Thursday, January 06, 2011

Winter Wildlife Chronicles: Bear Underground

Over the past four years, I've run two marathons and nine half marathons. That involves a pretty significant amount of training time. But even with all this running, if I take a few weeks off, my stamina decreases. My legs aren't as strong. In some ways, I have to start building up my endurance all over again.

Most of us know this and understand this. If someone is confined to a bed, their muscles atrophy and bones weaken. When it comes to the human body, it really is "use it or lose it."

Not so for black bears.

As Bernd Heinrich describes in his excellent book Winter World: The Ingenuity of Animal Survival, black bears can spend five months in a den, without eating and almost entirely immobile--and not lose muscle mass or bone strength.

Heinrich is fascinated by the bear's adaptations. He's an accomplished scientist and writer, who is also that rarity among biologists today: a skilled field naturalist. He also happens to be a record-setting ultra-marathoner, so he understands the physiology of exercise.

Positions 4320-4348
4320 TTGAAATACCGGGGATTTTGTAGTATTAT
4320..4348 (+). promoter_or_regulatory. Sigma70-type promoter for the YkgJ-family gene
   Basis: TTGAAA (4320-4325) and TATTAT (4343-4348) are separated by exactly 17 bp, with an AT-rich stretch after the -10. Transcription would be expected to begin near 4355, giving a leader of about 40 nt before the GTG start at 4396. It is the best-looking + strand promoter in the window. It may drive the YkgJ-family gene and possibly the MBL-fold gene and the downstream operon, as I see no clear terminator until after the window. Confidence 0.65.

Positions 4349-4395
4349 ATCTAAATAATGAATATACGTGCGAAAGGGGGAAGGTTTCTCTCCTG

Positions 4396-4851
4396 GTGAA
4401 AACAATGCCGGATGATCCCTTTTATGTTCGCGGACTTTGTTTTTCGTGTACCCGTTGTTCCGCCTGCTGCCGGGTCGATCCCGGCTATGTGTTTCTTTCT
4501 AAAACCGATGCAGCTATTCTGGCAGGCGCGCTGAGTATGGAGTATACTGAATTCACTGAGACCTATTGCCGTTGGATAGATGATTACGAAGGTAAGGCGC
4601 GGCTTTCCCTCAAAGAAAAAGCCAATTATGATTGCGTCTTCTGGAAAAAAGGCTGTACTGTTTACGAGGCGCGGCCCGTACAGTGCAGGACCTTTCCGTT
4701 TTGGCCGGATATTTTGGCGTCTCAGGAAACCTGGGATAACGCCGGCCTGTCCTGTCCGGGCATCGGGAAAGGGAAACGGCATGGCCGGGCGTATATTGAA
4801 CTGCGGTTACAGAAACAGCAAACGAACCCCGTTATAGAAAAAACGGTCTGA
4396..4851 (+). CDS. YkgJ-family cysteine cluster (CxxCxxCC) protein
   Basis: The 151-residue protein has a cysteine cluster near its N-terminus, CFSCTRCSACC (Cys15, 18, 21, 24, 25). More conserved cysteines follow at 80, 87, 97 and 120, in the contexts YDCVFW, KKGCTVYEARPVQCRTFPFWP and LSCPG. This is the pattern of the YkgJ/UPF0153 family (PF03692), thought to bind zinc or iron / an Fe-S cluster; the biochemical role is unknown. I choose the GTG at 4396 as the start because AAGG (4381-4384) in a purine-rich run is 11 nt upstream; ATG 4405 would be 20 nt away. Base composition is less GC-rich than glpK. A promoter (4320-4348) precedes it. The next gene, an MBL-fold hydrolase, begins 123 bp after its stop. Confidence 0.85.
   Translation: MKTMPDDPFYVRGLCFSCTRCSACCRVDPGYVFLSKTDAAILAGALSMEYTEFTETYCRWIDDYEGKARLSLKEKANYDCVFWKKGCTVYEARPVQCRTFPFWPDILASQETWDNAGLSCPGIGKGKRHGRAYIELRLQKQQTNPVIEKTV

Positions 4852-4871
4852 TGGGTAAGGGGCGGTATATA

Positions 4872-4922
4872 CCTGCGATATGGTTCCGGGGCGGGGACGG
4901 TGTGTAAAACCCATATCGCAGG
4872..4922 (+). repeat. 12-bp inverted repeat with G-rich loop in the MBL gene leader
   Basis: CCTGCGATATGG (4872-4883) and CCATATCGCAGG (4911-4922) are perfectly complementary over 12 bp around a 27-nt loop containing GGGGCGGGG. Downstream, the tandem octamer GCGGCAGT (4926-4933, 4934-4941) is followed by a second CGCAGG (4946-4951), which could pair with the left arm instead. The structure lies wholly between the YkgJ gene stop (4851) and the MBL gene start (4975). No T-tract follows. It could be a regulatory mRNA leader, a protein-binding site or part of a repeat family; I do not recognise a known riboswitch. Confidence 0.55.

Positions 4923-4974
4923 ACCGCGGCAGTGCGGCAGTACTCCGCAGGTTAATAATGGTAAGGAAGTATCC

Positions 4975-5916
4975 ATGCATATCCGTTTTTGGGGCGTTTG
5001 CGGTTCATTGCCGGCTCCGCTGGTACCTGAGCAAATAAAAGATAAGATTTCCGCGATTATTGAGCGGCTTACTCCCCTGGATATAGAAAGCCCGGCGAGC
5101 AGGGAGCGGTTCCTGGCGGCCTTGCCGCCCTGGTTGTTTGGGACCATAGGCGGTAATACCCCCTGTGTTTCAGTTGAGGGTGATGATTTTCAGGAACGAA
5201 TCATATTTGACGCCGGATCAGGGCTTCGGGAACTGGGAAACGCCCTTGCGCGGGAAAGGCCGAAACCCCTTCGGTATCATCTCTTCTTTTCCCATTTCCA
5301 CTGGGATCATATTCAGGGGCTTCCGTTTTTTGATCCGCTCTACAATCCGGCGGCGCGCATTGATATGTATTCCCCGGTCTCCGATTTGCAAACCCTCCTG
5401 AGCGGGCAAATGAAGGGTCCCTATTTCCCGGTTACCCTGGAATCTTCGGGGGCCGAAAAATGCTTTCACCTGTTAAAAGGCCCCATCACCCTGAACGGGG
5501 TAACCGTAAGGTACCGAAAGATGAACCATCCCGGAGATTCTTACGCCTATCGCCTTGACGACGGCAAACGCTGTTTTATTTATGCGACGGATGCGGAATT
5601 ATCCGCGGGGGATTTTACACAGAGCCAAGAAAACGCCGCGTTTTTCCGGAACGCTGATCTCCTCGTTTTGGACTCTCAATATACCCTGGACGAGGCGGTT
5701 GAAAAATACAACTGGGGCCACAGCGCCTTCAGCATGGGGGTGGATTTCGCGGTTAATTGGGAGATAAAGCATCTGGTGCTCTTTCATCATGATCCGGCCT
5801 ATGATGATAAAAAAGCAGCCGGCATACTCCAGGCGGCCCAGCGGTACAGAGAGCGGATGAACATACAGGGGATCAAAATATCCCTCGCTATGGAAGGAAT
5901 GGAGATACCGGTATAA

Bear hibernation is not easy to categorize. Bears are immobile, but they can awaken easily--a fact that makes studying bear hibernation quite difficult.

Heinrich writes that bears, unlike most hibernating mammals, don't lower their body temperature. They maintain a high metabolic rate. And despite this, they do not need to drink or urinate all winter.

Biologists have found that black bears metabolize their urea into nontoxic creatine, and nitrogen wastes are recycled back into protein.

But that still doesn't explain how bears remain, as Heinrich calls them, the "ultimate couch potatoes." How can bears lie inactive all winter long, and spring out of their dens in fine physical shape? It does not seem like it should be possible. The fact is, much about their physiology remains unknown.

Biologists are refining ways to work with black bears in winter (above, Conservancy staffer Justin Petty participates with an Idaho Department of Fish and Game winter bear survey). But even with these high-profile mammals, there is still much to be learned.

What we do know is that in dens around Idaho, right now, bears are lying--not quite asleep, not quite awake, not eating or drinking but not suffering from starvation or thirst, not moving but able to move quite well. --Matt Miller

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